tim in tampa

Is it silly to treat acts in a game like acts that happen in reality? Yes.

Are we being forced to confront the diminishing barrier between these definitions of reality? Absolutely.

Like it or not, we are moving in a direction by which there IS no delineation between the two.

Duffman

It's sad that there is even an article on this topic. It is a bigger shame that living out your life in a computer game is becoming more and more acceptable, to the point of setting laws, and that these shut-ins can direct so much attention to this creepy hobby. How about they start paying more attention to their first lives before they bring this crap before us.

Sara Washburn

I believe we need to punish those who terrorize others in any form without their consent. It doesn't matter whether it is in an online medium or not. The fact it may occur within a “game” does not change the requirements people should be held to.

That said, on another note, the viability of online accountability is another issue. I believe it is THE issue, not merely whether it should be punished. A Second Life Avatar can have their account suspended, and merely open up another one under a different name... I am certain Linden Labs has been struggling with this. There is no way to regulate whether a real life person enters in accurate identity information when creating an account. Second Life does not require payment to participate; requiring a credit card for payment would be the only option, and then that may be impractical as well, as many people have similar names, etc.

Second Life is an excellent medium for many fields and contrary to some commentators' thoughts is not something only "shut-ins" participate in, etc. I myself started a philosophy club that has regular meetings dialoguing on varying strands of philosophy. Compliments of my Second Life philosophy club, I can gather regularly with fellow philosophers all over the world, an unimaginable feat in real life. Most hours of the day, you can find at least one other philosopher online, ready to pursue deep discussion. Many of the philosophy club members are college students majoring in philosophy. The philosophy club gives them a convenient place where they can toss around ideas they're studying.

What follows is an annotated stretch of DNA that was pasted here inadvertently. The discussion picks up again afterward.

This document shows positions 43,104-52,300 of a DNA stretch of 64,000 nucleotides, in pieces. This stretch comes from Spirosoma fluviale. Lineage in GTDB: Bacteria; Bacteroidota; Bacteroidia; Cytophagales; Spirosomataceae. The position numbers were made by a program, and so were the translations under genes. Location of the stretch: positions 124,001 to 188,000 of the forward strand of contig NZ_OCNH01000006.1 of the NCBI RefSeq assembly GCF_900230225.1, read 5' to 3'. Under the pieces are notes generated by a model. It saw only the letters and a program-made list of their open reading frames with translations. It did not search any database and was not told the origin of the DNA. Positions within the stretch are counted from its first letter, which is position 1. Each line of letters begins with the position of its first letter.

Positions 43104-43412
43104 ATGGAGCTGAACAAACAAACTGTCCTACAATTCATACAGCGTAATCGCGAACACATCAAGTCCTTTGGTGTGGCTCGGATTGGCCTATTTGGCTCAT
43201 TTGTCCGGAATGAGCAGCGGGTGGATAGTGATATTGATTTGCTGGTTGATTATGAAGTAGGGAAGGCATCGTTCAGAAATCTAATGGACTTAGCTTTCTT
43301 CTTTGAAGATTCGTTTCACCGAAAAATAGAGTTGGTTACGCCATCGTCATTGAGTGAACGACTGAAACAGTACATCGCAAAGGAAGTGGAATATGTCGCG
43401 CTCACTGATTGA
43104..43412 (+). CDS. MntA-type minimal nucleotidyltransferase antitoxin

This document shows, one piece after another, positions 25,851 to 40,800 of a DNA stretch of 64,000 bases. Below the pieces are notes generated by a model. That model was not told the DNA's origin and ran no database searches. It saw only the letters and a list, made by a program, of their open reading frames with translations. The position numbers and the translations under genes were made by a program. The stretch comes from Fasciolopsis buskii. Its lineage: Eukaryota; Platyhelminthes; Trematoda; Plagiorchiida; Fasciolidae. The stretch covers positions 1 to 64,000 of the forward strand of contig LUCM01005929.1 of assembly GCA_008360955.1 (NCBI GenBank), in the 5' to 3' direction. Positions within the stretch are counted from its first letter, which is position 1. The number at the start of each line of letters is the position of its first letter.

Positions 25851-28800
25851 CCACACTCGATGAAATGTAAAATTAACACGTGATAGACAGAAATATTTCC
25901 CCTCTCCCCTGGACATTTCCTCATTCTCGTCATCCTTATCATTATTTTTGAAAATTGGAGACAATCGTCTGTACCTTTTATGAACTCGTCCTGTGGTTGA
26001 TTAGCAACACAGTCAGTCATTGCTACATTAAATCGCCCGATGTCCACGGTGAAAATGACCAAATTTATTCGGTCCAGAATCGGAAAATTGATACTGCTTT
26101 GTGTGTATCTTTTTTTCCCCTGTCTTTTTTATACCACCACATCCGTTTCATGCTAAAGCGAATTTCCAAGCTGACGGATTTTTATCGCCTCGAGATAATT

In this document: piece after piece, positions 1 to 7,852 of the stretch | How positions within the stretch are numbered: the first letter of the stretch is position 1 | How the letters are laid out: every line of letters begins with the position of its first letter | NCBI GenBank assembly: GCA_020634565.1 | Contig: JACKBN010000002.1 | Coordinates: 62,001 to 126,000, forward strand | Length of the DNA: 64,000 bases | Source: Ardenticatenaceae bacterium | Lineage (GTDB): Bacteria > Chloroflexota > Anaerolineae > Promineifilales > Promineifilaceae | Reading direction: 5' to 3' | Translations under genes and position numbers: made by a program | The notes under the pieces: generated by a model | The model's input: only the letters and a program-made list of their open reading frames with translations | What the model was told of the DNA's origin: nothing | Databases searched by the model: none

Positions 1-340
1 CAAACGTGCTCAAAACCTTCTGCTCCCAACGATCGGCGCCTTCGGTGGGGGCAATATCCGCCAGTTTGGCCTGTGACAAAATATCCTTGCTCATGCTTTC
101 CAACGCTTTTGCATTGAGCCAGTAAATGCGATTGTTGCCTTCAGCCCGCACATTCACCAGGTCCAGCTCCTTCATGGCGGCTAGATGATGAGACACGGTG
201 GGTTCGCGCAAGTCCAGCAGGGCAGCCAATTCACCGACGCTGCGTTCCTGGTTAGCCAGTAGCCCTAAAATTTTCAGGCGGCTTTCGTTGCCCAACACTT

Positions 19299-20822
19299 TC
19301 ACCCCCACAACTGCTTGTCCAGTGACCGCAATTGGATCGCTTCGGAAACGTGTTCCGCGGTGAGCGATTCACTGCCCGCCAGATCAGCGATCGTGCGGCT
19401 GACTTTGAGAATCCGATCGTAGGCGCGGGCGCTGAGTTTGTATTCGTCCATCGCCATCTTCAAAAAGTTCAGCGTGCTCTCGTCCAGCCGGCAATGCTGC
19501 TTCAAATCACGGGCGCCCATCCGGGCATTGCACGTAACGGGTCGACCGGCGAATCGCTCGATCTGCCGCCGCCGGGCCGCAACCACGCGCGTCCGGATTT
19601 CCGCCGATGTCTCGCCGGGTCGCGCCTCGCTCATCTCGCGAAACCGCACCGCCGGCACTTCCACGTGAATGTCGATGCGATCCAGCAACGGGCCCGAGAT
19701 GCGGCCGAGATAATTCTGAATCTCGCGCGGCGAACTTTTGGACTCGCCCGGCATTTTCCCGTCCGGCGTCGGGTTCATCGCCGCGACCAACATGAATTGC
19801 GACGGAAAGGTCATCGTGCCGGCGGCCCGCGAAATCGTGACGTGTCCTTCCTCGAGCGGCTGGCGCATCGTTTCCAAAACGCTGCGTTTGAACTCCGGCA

I purchased virtual land in Second Life for my philosophy club, which I maintain with monthly dues. I am only one of many Second Lifers who own virtual land. Land ownership, along with participation in many outstanding groups, are strong reasons why safety concerns matter significantly to Second Life users.

And, sharing personally, I never much like it when Second Life is referred to as a game! In how many other games can users come together to have intellectual discussion while building international relationships? Second Life is what you make of it. To dog it without being familiar with it seems unwise…

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abraxas

Virtual crimes in virtual worlds should be punishable by their respective virtual police.

It's only a matter of time before people will be going to their virtual work within their virtual world and putting in a solid 8-1/2 hour work day sitting at a virtual desk on a virtual computer (maybe taking breaks to sneak off to a virtual virtual world).

bartleby18

Thanks for bringing some perspective to this, Sara. I know a few people at my work who participate actively in online gaming, and they are hardly shut-ins. They have no trouble with actual human interaction and have vibrant social lives. They also happen to spend some of their time engaged in online gaming. So stereotyping in this situation is not a step toward understanding.

Speaking of, it is clear from this discussion and related articles I've read that I have no idea what Second Life is or what the complexities and possibilities of online gaming are. And I don't know if I want to step into that world, at least not too deeply. Is there a primer somewhere that would give me an idea of what is involved with these sorts of online gaming, short of my having to experience it myself? I'm intrigued given that this is clearly not an issue simply for "shut-ins" but that it has broad ramifications for society in general.